Grabbing Game-Changers

The Michigan High School Athletic Association has not been standing still while the athletic transfer situation has devolved into an eyesore for educational athletics.

Twenty years ago (1997), the association adopted a rule that extended from one semester to 180 scheduled school days the period of ineligibility in all sports for a student whose primary reason for changing schools is alleged and confirmed to be athletics.

In 2014, dissatisfied with the infrequency of that rule’s use and the difficulties it created between schools, the association adopted the “links” rule – the athletic-related transfer rule. This extended ineligibility from one semester to 180 scheduled school days in a particular sport when a non-school experience in that sport links the student to the school team to which he or she is transferring.

The newer rule has been easier to use. It doesn’t require that an allegation be made by the administration of the school from which the student is transferring. It has been less likely to pit one school against another, but more likely to pit parents against the MHSAA.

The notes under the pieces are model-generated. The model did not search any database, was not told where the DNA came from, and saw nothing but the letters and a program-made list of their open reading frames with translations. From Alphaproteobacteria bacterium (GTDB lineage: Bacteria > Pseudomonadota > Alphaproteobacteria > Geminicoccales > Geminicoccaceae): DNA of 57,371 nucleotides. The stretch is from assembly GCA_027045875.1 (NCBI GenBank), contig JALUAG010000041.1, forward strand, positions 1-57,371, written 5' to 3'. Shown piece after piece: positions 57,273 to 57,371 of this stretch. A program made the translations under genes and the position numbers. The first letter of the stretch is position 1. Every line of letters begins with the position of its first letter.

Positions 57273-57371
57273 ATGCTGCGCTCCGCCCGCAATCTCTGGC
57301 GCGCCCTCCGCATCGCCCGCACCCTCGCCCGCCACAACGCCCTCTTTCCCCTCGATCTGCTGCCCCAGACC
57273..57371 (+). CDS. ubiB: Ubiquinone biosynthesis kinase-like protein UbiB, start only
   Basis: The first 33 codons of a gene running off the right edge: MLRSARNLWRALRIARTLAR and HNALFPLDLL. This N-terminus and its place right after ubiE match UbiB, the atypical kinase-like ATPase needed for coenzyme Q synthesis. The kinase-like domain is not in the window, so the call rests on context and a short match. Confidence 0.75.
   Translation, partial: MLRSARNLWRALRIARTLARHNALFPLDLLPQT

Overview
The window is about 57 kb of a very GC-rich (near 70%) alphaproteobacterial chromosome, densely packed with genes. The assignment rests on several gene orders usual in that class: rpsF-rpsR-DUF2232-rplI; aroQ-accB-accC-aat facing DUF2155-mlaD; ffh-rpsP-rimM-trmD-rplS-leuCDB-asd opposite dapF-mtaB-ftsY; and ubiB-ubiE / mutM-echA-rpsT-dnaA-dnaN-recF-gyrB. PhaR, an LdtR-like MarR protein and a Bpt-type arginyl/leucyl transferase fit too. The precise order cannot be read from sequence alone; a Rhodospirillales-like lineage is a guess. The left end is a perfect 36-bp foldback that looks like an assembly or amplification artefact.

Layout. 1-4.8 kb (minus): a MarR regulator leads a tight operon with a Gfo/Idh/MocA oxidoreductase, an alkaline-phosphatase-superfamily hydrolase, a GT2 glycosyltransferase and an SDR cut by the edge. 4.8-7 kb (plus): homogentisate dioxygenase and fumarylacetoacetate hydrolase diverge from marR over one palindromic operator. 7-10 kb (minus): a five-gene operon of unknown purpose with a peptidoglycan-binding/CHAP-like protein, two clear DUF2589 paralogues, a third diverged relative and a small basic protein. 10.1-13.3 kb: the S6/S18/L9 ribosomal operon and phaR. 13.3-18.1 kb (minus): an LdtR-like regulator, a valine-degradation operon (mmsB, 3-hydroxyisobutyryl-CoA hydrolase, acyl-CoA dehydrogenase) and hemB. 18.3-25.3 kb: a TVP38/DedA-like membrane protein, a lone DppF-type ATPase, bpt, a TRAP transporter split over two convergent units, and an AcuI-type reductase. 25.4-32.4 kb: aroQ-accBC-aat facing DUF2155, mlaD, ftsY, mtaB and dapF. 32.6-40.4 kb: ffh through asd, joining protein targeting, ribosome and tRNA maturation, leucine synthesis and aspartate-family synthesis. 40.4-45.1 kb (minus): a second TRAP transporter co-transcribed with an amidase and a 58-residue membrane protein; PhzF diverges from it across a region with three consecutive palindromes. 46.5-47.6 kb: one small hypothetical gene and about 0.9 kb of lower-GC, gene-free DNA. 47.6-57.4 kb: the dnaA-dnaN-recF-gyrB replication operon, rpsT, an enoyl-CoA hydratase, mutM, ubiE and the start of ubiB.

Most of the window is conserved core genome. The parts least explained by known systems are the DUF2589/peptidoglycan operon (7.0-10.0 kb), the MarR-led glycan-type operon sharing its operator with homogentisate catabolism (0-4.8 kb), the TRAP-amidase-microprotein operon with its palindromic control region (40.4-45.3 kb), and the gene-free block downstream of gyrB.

The new rule has been best used as a deterrent before a student transfers . . . a warning. But the rule is of no use if one of the 15 exceptions that provides for immediate eligibility applies – for example, if there was a full and complete change of residence.

That is a gap that gnaws at those who want to nab the “game changers” – those transfers who add to the status of one team while dashing the dreams of another.


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About the Author

Jack Roberts

Jack Roberts has been at the helm of the MHSAA as its Executive Director since 1986, implementing programs and overseeing tournament administration and regulations for the Association which boasts 1,500 member schools, 10,000 registered officials and 13,000 head coaches.

During the last 45 years, Roberts has spoken to educator and athletic groups, business leaders and civic groups in almost every state and five Canadian provinces. He is one of the nation's most articulate advocates for educational athletics.

Roberts has served on the board of directors of the National Association of Sports Officials (NASO), is in his second term on the board of the National Federation of State High School Associations, and is the first chairman of the NFHS Network board of directors. He has been board president for the Refugee Development Center for nine years, and is a past-chair of the board of directors of the Michigan Society of Association Executives. He is chair of the board of trustees for the Capital Region Community Foundation for 2018.

He is a 1970 graduate of Dartmouth College, where he played defensive safety for the Ivy League's winningest football team during that span, and he sang in Dartmouth's close harmony vocal group.

His wife, Peggy, has retired from a 30-year career in social services, and is serving as president of the board of the Fenner Nature Conservancy in Lansing.